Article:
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James Stafford

James Stafford

James Stafford is the Editor of Oilprice.com

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IEA Sees Oil Glut Gone By 2017

The global glut in oil supplies could shrink substantially in the second half of this year, signaling a potential rise in oil prices in just a few months.

The latest monthly Oil Market Report from the International Energy Agency concludes that the supply overhang currently stands at about 1.5 million barrels per day (mb/d), which should persist through the 2nd quarter.

However, that excess vanishes almost entirely in the second half of the year. The IEA sees the oversupply situation narrowing to just 200,000 barrels per day on average in the third and fourth quarter.

Just a few days earlier, the U.S. Energy Information Administration issued a much gloomier assessment, predicting that supply outstrips demand by 1.4 mb/d on average for the entire year, before contracting to 400,000 barrels per day in 2017. Under the EIA’s scenario, oil prices could remain relatively low for another year or so – the agency predicts prices to average $34.60 per barrel this year and only $40.58 per barrel in 2017.

But the Paris-based IEA says that the current futures market better reflects its prediction of a more rapid balancing. The contango situation that has characterized the futures market has recently narrowed and even disappeared. Contango is a situation in which oil contracts for prompt delivery are traded at a discount to oil delivered in the future. A contango tends to reflect a near-term glut in supply – one way of looking at it is that suppliers need to discount their oil today in order to find enough customers, while there is less pressure to discount for future deliveries because the markets expect the glut to ease.

Related: Crude Oil Higher On Pre-Doha Hopes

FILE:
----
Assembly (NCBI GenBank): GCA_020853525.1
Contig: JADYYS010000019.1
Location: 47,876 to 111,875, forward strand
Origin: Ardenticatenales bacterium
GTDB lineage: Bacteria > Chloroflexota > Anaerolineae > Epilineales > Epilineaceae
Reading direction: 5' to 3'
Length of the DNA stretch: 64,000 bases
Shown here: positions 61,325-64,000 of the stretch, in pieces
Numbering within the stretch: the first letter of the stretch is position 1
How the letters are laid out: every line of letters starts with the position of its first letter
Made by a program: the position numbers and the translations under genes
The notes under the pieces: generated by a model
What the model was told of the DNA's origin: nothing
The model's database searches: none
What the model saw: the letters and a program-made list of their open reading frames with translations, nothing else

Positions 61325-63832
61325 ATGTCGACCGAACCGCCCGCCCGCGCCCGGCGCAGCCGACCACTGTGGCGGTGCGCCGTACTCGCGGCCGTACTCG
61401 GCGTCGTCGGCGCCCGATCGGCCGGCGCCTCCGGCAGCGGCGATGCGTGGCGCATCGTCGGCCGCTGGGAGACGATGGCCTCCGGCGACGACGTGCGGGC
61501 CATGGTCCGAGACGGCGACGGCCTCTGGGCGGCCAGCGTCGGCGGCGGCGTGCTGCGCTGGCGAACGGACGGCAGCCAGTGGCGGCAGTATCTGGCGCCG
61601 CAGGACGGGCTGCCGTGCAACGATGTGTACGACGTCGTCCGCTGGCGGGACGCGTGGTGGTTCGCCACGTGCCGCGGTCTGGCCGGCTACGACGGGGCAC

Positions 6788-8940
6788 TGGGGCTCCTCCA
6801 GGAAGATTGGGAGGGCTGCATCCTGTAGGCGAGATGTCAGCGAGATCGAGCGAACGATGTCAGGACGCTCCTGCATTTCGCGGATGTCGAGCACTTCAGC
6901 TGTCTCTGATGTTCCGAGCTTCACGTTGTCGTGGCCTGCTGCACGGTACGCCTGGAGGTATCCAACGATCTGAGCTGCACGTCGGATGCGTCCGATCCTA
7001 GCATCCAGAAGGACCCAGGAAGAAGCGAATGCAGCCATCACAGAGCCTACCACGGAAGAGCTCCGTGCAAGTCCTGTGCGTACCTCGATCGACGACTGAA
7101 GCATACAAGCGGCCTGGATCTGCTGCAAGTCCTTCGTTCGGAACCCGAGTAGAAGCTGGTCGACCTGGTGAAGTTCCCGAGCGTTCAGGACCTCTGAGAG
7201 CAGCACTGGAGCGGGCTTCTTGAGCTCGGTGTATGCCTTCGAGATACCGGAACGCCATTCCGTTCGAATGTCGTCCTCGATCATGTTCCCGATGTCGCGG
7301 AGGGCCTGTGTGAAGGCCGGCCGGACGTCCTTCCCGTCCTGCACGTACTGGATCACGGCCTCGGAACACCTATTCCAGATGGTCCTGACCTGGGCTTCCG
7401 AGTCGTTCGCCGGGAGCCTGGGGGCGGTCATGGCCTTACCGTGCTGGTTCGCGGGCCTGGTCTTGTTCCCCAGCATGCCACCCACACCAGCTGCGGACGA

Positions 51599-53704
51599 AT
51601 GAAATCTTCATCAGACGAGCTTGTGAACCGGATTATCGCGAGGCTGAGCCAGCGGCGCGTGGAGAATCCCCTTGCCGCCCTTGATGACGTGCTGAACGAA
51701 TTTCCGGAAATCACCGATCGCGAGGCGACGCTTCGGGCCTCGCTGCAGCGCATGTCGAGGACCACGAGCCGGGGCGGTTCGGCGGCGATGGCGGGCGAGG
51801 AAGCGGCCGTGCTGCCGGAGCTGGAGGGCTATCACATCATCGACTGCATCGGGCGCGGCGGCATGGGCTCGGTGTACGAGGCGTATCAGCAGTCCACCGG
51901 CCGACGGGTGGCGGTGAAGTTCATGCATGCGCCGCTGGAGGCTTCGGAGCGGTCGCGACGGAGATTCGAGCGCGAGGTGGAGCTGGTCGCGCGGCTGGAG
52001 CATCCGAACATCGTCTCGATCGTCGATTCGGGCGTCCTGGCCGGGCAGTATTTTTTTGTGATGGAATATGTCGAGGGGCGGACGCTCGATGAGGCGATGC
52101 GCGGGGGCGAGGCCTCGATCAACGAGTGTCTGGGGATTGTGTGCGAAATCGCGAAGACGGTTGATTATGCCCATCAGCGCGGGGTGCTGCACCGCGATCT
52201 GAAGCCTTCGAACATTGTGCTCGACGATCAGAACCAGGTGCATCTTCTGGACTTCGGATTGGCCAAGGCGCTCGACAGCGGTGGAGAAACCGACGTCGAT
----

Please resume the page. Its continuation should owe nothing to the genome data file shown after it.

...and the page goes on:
However, the contango flipped to “backwardation” in early April – the reverse of contango – which is when front-month deliveries are traded at a premium to future contracts. The IEA says this is “partly on the back of summer maintenance plans in the North Sea, but also due to the general feeling of impending market tightness.”

Backwardation can also reflect less-informative temporary factors, such as a short-covering rally or near-term supply outages, such as in Iraq and Nigeria. However, as John Kemp of Reuters noted on April 14, the contango is shrinking even on contracts much further out, where these idiosyncratic factors should have less of an effect. For example, the discount for oil delivered in the fourth quarter of 2016 compared to an average of oil deliveries for 2017 has narrowed from $3.75 per barrel in December to $2.50 in February. It shrank even further to $1.65 by mid-April. In other words, the futures market is reflecting a growing confidence that the oil glut is waning.

This confidence stems from the changes in the physical market for crude oil. Global oil supplies fell by 300,000 barrels per day between February and March, led by an 180,000 barrel-per-day decline from non-OPEC countries. The IEA said “[e]vidence that spending cuts are starting to impact on U.S. production mount,” while “[m]aintenance and unscheduled outages curbed supplies in Canada and Ghana.” Related: U.S. Oil Supply To Fall Faster Than Expected

OPEC also saw production dip in March, falling by 90,000 barrels per day. Supply outages in Nigeria, Iraq, and the UAE more than offset the gains from Iran. Iran has brought 400,000 barrels per day back to the market since the start of 2016, which is “more measured than some expected,” according to the IEA. Related: U.S. Oil Industry Fears That New Regulation Could Cost $25B

Looking forward, global supplies will continue to fall. The IEA dismissed the OPEC-Russia summit in Doha this weekend as a sideshow, saying that “if there is to be a production freeze, rather than a cut, the impact on physical oil supplies will be limited.”

Regardless of the meeting’s result, the trend is clear. Non-OPEC supply – led by the declines in U.S. shale – was down 690,000 barrels per day in March compared to the same month in 2015. The U.S. rig count is down more than 80 percent, and the EIA expects output to average just 8.6 mb/d in 2016, which will require a sharper contraction from the 9 mb/d produced in March. Production could fall to just 8.0 mb/d in 2017. And there are very few non-OPEC countries that would even have the ability to ramp up production this year.

In summary, the significant declines in oil supply combined with the 1.2 mb/d in oil demand growth for the year lead the IEA to conclude that the balancing of the oil market seems within reach in the second half of the year or early 2017.

By James Stafford of Oilprice.com

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